Pittsburgh Public Schools Still Selling Property

Member Group : Allegheny Institute

(February 5, 2020)–Summary:  Pittsburgh Public Schools (PPS) is in the process of receiving proposals for four former school buildings and a piece of vacant land. 

The request for proposals (RFP) lists evaluation criteria that the PPS board will take into account when deciding to sell the properties: the development concept, the benefits to PPS, other local governments and the community, the feasibility and expertise of the developer(s).

The total minimum asking price (or minimum reserve price) of the five properties in the RFP is $1.050 million. The highest is for the 23.6 acres of land at $350,000. The buildings—which were closed between 2006 and 2016—have annual utility costs that range from $13,000 to $57,000.

We examined a previous PPS effort to sell 23 properties in a 2012 Policy Brief (Vol. 12, No.28).

Three of those buildings are contained in the current RFP. In a news article the district’s consultant noted that the delay in selling the properties could be related to “not finding the right buyer who can figure out exactly what to do with a property, whether there’s some limitations in terms of size, economics or parking.”  Besides a voter-approved parks tax, the PPS millage and the city’s deed transfer tax increased in 2020, which may be additional impediments.

A search of the remaining properties in PPS board actions, the Allegheny County real estate website as well as information from the consultant handling the sales shows that 16 properties were sold and now have different owners and four were taken off of the market and are still owned by PPS.

In Feb. 2013 the PPS board sold the former Schenley High for $5.2 million. The assessed value of the property, which now is classified by the county as a taxable 40+ unit apartment building, is $26.9 million and generates $633,734 in local property taxes based on 2020 millage rates (PPS, Allegheny County and the City of Pittsburgh including the special levies for libraries and parks).

In the two months thereafter PPS published an asset maximization plan which contained a table with 20 properties and recommendations (sell, donate, demolish, etc.).  Thirteen of those sold to new owners for a sum of $4 million.  Of those 13, nine sold for $1.9 million and are currently classified as taxable property with uses that include commercial, independent senior living and condominiums.  Combined assessed value is $11.2 million and $264,504 is generated in local property taxes.

The remaining four sold for $2.1 million but are owned by the city, the Urban Redevelopment Authority, a non-profit and a school development entity and are tax-exempt.  If taxable, the total amount generated in local property taxes would be $393,634.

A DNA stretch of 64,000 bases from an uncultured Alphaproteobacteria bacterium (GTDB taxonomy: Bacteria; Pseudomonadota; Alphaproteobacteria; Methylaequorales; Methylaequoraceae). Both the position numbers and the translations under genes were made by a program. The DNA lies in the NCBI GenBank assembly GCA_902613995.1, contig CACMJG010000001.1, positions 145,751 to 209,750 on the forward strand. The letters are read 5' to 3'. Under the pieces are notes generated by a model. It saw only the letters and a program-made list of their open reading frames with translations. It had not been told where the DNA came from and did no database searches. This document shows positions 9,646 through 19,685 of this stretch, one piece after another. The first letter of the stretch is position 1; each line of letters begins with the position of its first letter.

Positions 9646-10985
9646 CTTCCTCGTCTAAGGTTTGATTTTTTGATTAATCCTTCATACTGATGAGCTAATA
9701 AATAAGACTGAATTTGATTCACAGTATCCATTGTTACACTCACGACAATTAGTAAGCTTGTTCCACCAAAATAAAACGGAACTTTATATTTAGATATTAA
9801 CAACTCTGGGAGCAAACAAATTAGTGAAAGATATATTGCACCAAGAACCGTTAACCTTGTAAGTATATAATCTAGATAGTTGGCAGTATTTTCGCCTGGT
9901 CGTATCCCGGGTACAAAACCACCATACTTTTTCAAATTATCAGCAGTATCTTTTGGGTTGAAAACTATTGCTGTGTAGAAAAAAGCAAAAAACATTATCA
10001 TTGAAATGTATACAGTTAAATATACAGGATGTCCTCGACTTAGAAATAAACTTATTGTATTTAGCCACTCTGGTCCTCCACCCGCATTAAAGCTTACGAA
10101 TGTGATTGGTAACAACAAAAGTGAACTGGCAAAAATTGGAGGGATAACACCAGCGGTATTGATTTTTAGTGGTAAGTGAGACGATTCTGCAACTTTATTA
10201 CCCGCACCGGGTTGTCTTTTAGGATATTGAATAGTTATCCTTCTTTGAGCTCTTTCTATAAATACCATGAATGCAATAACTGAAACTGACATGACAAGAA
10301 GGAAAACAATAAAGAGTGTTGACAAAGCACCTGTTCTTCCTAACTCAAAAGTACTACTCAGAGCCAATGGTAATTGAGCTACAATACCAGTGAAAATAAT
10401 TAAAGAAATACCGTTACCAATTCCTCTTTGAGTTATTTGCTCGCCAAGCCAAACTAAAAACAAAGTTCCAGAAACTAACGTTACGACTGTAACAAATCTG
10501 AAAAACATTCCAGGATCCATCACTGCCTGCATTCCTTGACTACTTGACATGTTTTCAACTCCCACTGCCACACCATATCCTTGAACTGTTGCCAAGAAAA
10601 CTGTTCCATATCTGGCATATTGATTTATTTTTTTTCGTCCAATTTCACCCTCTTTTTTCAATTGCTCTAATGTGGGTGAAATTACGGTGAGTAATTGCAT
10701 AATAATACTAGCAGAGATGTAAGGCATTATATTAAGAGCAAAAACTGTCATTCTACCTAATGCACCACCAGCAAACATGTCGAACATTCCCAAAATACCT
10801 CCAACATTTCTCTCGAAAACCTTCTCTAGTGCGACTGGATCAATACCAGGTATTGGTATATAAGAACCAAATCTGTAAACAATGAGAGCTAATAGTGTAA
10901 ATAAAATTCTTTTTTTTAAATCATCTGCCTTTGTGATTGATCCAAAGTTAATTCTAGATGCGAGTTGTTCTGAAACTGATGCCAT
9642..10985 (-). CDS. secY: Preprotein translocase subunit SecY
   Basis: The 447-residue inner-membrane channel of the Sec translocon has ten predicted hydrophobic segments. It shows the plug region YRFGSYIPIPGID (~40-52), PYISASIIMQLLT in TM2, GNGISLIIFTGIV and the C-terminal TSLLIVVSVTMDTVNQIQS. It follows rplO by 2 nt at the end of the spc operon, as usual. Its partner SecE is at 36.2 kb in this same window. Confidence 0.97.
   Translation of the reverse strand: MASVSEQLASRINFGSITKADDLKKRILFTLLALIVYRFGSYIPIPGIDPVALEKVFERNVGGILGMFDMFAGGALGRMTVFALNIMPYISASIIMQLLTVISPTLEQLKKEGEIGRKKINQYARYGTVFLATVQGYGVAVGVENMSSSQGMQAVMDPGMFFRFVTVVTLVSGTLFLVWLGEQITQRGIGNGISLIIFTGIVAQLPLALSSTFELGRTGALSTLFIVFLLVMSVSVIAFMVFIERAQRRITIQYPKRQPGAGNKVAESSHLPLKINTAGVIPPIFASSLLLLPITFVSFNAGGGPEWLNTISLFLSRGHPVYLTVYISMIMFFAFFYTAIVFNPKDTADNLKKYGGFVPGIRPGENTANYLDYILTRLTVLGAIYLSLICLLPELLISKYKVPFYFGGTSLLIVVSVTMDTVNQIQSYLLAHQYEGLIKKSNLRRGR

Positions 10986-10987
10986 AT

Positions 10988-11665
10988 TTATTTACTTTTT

The combined annual operating cost of the 13 properties was $383,600 and PPS presumably no longer incurs that cost.

According to the consultant two other properties not listed in the 2013 plan also sold and a search of records shows currently one is taxable and one is exempt. The former generates $8,865 in local property taxes while the latter would generate $5,605 if taxable.

The combined assessed value of the four properties PPS decided to take off of the market is $30.8 million, with one property (Murray, which has been reopened as a new school) accounting for almost half of the assessed value total.  If taxable, the total amount generated in local property taxes would be $724,023.  In the 2013 plan the combined annual operating cost for these buildings was $190,600, an amount that has likely increased.

Based on the 2020 county certified assessment roll, PPS taxable value is $19.7 billion and exempt value is $11.5 billion.  Selling to prospective owners that will convert properties to taxable use will help to grow taxable value, thus benefitting PPS and the other taxing bodies.  The total assessed value of the buildings (the 23.6 acres of land not included) in the 2020 RFP is $7.1 million.  If they are sold and become taxable $167,806 in local property taxes would be generated.

A major component of the PPS effort to sell property in the early part of last decade was to address debt.  From 2013 through 2018 total primary government debt for PPS (net general obligation bonds and capital leases) has fallen from $399.6 million to $318.7 million.  It is not clear if all of the debt on the properties sold or retained has been retired.

If the board and administration are worried about budget shortfalls—as mentioned the millage rate increased and the district and the city tussled over a portion of the wage tax—then property sales can help.  As we noted in 2012, “if the buildings and land can be sold for a positive price, they should be sold as soon as practicable. The properties are generating no revenue and no educational benefits and are therefore a net drag on District finances.”  Hopefully the RFP properties are sold without much delay. 

Eric Montarti, Research Director

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